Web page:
To Kiesel, the issue is more than a legal matter. It is a question of whether PACER — short for Public Access to Court Electronic Records — really promotes public access.
“The accessibility of these documents both to the bar and the public should be free and as easy to navigate as possible,” Kiesel said. “If there’s a need for funding to be able to provide these services, that funding shouldn’t come from the backs of fees. It should come from direct appropriations. If you want to find something out about a case that requires you to go on PACER, you shouldn’t have to choose between navigating this system that’s fraught with fees or not getting that information.”
The fees aren’t the only obstacle to accessing court records through PACER. The records from several courts aren’t available on the system, because the documents were incompatible with a software upgrade. And the files that are there can be hard to access.
According to Kiesel, unless you’re a seasoned attorney who uses PACER on a regular basis, the system is likely to be lost on you.
“For the general public, it’s all but impossible to use in an effort to access otherwise publicly available documents,” Kiesel said.
Paying for imperfection
This was one of a myriad of issues Robert Patrick, a federal court reporter at the St. Louis Post-Dispatch, hoped to address when he joined a PACER user group that was formed in January to provide feedback on and suggest improvements for PACER. The group, which includes members of the legal profession, media and academics, has met twice, according to Patrick.
Patrick is in his 15th year of covering federal courts in St. Louis, which means he works primarily with documents from two federal districts: the Southern District of Illinois and the Eastern District of Missouri.
“I’m on PACER daily, multiple multiple times a day,” he said.
Patrick said his biggest issue with PACER is technically not about the system itself but the information put into it. For certain types of court documents, including plea agreements, sentencing memos and search warrants, it’s up to the judge or the individual court system to decide whether the information will be automatically sealed, making it inaccessible.
As a journalist, Patrick’s ideal situation would be to have no document sealed unless there was truly compromising or personal information, such as medical records, enclosed. In lieu of that, he said, he’d at least like a standardized system. PACER pulls records from 214 separate federal systems, one for each appellate, district and bankruptcy court, each of which has its own regulations for what automatically becomes public. .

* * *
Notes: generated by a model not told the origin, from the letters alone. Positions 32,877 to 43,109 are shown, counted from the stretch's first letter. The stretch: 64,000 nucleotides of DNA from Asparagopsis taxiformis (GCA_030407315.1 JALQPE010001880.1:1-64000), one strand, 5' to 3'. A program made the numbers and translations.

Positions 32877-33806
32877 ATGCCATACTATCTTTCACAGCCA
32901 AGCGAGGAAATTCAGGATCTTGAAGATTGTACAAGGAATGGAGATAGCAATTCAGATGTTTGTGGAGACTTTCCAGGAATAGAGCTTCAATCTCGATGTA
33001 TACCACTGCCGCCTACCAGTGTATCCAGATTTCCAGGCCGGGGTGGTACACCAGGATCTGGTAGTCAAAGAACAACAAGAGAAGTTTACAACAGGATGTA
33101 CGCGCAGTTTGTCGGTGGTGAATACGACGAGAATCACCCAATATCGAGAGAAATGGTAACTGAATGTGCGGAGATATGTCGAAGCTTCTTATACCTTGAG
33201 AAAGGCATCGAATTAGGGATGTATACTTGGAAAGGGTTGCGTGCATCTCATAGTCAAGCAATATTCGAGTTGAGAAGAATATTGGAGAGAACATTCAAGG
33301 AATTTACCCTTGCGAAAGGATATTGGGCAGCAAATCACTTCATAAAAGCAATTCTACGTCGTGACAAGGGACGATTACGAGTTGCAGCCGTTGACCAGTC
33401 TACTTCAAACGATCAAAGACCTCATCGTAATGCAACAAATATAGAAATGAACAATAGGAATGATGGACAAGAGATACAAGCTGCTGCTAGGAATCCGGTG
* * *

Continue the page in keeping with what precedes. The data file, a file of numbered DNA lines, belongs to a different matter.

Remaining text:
”There are things you can see in East St. Louis that you can’t see a couple of miles across the river in St. Louis because the rules are different from courthouse to courthouse, and it has struck me, as a non-lawyer, as a little bit ridiculous that we all can’t agree on kind of some basic guidelines for what is public and what isn’t,” Patrick said. “Essentially, what I want someone to do is to tell judges all across the country, ‘You have to agree on some basic rules.'”
Variability in rules, according to Patrick, makes an already confusing website even more inaccessible, because people often don’t know what types of documents are even available for a certain court system, especially if they’re used to working within the rules of a different one.
“It’s a real problem, because you have such a patchwork, and so people who are not familiar with the system don’t know what’s out there and don’t know that it’s possible to get some of these things,” Patrick said. “I don’t think it should be set up to be sort of this puzzle you have to solve to be able to get public records, because we all pay for these things already.”
Patrick said he would also like to see more sophisticated search options for the PACER system. For instance, he can’t currently look for all the cases involving a certain charge or all cases filed by a certain lawyer. Patrick said he is more likely to use individual court sites because PACER is often a day delayed, meaning the newest cases can’t always be found.
Generally, according to Patrick, members of his PACER user group have requested improvements in the areas of efficient access and the amount of data available, though criticisms of the pricing structure have also been discussed. The user group’s work, which was delayed by the coronavirus pandemic, is ongoing.
Despite his many criticisms, Patrick doesn’t miss the old days when acquiring court records meant walking to a courthouse and hoping you needed the documents during standard working hours. For his job particularly, he said, systems like PACER make it possible to learn quickly about cases around the country that he might not have been able to find otherwise.
This is especially true, Patrick said, given the quality of some state court records systems.
“As much as people complain about PACER, it’s a hell of a lot better than most state systems when it comes to accessing records,” Patrick said. “If you’re popping in to pull one case from Texas, you swiftly realize the benefits of systems such as (…) PACER.”